For lunch we shared the following:

Sopressa Roll, Ragu Arancini and Porcini Pizza

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I’m not a huge salami fan, but this roll was really yummy and fresh, so good. There was salami, peppers, artichokes, and it really felt like an antipasto party in my mouth. The Arancini was cheesy and saucy, and the Porcini Pizza was interesting with its choice of mushrooms, but still great. We easily cleaned it up between the three of us.

Because we were sitting under Sophia near the savoury section, we then decided to move closer to the sweet stuff and change locations, and fortunately Hubbie found a great table right between the coffees and cakes on the other side of the room.

What I also like about the place is that it’s brimming with waiters, but they’re not so focused on their task of clearing tables/delivering food that they won’t stop and NOT look annoyed when you ask them a question. For example I stopped one waiter to ask him if I could get some extra share plates, and despite the fact he was about to pick up and balance several precarious looking dishes, he warmly told me I was more than welcome to take more. Another waitress happily located a high chair for us, and another waiter who looked like his name would be Giovanni, young boy recently come to Australia from Italy to make a better life for himself, having gotten a job at Brunettis due to ‘family connections’ (I’ve got the plot all lined up), who was walking by clearing tables, very nicely said in his fine Italian accent that he would find us a high chair (we’d since moved tables) and came back after his search to happily provide us with one. Despite the busy-ness, another waitress played “hi” with baby girl (she is waving at everyone at the moment – baby girl not the waitress), and it just made me, us, feel good. I could tell all the wait staff are very on the ball when it comes to clearing things away – get people out, so more people can come in. Despite that, they’re not pushy, or trying to get rid of you, they’re just being efficient and making sure tables are cleared so new customers can sit down without rubbish at their tables. And in between I’m happy to report, they’re absolutely lovely.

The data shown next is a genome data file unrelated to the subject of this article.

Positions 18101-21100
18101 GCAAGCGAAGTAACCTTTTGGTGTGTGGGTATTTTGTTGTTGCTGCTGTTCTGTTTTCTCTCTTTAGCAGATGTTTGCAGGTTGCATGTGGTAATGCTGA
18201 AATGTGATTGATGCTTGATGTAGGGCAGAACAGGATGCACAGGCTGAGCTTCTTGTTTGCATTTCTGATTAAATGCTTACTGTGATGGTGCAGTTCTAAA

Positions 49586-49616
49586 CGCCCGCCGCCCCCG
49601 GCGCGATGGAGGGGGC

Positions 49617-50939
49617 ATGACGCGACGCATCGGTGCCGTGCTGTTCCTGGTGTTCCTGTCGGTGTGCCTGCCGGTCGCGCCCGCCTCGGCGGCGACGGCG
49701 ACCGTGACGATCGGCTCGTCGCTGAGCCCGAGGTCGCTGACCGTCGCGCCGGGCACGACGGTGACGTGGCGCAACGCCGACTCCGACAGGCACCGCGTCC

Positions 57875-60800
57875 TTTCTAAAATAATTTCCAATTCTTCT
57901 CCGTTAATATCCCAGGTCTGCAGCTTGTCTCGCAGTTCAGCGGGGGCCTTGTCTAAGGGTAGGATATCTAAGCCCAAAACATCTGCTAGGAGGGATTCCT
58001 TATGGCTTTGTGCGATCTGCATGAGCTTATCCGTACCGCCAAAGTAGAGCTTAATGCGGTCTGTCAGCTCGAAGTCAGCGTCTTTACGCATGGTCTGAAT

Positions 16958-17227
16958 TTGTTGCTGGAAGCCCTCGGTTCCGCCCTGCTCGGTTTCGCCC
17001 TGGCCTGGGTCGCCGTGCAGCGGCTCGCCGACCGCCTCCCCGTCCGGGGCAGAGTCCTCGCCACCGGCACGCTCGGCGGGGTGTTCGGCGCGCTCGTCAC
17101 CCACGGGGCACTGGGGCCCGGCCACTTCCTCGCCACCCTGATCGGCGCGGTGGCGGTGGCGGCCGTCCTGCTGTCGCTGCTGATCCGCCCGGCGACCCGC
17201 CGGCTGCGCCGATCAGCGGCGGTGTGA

After much internal debate and soul-searching, we all decided on three desserts with our coffee. I had the White and Dark Chocolate Mousse (pictured here with my cappuccino)

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Hubbie had the French Custard Tart